Special Report

The Worst Tragedy in Every State

Source: Hulton Archive / Getty Images

21. Massachusetts
> Tragedy: Cocoanut Grove Fire
> Date: November 28, 1942
> Total fatalities: 492
> Other event considered: Great Boston Fire of 1872

One November night in Boston’s famous Cocoanut Grove nightclub, a fake palm tree, which was accidentally kindled by a busboy trying to fix a lightbulb, quickly set the building ablaze. The building’s main exit was a single revolving door, which quickly became blocked with victims trying to flee the building. The building’s most prominent emergency exit could not be opened. The total fatality count came to 492, making it one of the deadliest single fires in American history. The fire led to substantial changes in Boston’s fire code, including major improvements in emergency exit requirements and the temporary banning of revolving doors.

Source: Department of Agriculture

22. Michigan
> Tragedy: Great Michigan Fire
> Date: September 5, 1881
> Total fatalities: 282+
> Other event considered: Flight 255

In the early days of settlement in the United States, timber was a highly profitable and important industry in the country. But because of the extensive logging, branches and brush accumulated, turning with time –and dry, hot winds — into combustible lumber waiting to catch fire. It was 10 years after wildfires spread through Michigan’s thumb that a more horrendous fire ravaged the same area. An estimated 282 lives were lost, 1,521 dwellings were destroyed, and 14,000 people became dependent on public aid.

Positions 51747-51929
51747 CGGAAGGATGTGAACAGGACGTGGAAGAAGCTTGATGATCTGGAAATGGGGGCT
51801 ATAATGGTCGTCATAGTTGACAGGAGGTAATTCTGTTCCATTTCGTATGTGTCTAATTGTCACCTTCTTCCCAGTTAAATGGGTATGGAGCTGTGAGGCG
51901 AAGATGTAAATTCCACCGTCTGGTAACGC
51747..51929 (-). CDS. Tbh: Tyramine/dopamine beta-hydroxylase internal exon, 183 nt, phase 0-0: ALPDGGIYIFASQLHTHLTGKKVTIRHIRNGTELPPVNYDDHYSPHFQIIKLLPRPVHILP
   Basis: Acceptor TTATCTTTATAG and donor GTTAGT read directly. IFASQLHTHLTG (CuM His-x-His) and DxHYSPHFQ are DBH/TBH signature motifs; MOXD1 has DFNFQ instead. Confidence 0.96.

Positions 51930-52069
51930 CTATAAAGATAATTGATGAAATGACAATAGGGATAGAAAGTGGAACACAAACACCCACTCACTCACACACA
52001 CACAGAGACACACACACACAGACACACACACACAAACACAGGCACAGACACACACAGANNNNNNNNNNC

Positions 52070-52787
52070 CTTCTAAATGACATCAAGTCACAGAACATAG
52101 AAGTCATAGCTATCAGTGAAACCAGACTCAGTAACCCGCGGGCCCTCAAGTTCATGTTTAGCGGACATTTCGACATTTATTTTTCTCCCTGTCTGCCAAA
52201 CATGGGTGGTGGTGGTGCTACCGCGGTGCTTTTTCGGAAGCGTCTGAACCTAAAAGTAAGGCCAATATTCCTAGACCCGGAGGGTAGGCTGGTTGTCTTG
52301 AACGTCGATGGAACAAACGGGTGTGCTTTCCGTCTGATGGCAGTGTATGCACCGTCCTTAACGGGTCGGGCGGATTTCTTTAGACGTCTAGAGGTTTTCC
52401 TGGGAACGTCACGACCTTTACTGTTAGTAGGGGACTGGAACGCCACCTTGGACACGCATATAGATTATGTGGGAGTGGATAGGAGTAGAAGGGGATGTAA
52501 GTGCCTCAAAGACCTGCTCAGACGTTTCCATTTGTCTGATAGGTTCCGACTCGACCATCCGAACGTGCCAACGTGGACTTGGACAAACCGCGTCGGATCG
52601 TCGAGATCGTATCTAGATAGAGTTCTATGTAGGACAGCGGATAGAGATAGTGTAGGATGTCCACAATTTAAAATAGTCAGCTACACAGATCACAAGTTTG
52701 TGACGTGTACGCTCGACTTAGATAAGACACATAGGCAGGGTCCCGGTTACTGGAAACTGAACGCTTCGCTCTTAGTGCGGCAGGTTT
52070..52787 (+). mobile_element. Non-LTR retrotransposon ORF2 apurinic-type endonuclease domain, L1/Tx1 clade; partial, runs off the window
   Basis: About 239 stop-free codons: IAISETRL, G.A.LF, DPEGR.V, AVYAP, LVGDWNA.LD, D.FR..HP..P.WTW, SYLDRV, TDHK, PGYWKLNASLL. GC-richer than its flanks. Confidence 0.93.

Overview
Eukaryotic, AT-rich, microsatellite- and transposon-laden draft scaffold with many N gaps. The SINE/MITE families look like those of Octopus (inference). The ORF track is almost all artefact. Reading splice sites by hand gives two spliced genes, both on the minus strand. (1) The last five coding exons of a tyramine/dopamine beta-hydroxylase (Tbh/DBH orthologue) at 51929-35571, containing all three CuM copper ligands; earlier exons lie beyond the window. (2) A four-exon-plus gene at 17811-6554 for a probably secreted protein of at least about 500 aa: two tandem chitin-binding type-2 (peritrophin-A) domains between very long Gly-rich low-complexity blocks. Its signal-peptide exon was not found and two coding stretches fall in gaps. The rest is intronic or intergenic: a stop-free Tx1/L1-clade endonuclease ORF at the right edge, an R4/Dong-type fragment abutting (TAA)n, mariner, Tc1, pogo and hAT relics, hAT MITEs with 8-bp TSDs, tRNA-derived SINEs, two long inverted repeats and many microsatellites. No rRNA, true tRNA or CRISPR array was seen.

Source: Minnesota Historical Society

23. Minnesota
> Tragedy: Cloquet fire
> Date: October 12, 1918
> Total fatalities: 453
> Other event considered: Sea Wing boat collapse

The Cloquet Fire of Minnesota was one of the most destructive and deadly wildfires ever in the United States. The uncharacteristically dry summer of 1918 and the wood left behind by the timber industry were the perfect circumstances for a massive blaze. Some 52,000 homes were destroyed and 38 towns and villages were lost to the fire. The fire also claimed the lives of 453 people and hundreds of thousands of livestock, dealing a huge blow to the farming communities in the area.

Source: Courtesy of NOAA photo library

24. Mississippi
> Tragedy: Great Mississippi Flood of 1927
> Date: 1926-1927
> Total fatalities: 250+
> Other event considered: Rhythm nightclub fire

The Great Mississippi River Flood inundated 16 million acres and displaced about 640,000 people from Illinois to Louisiana. In Vicksburg, Mississippi, the river swelled to 80 miles wide. The flood has been called one of America’s greatest peacetime disasters. The flood had a profound effect on the African-American population living in the flood zone. Many were forced to leave their homes in the South, and the flood hastened what would become known as the Great Migration to northern cities as African-Americans sought a better life.

Source: pixabay

25. Missouri
> Tragedy: Joplin Tornado
> Date: May 22, 2011
> Total fatalities: 158
> Other event considered: Hyatt walkway collapse

A tornado tore through Joplin, a city in Southwestern Missouri, in May 2011. The tornado devastated the town, leaving 158 people dead and over 1,100 injured. It is believed the tornado had winds of over 200 miles per hour. The tornado was classified as EF5, the highest classification. The tornado was the costliest in American history, causing an estimated $2.8 billion in damages.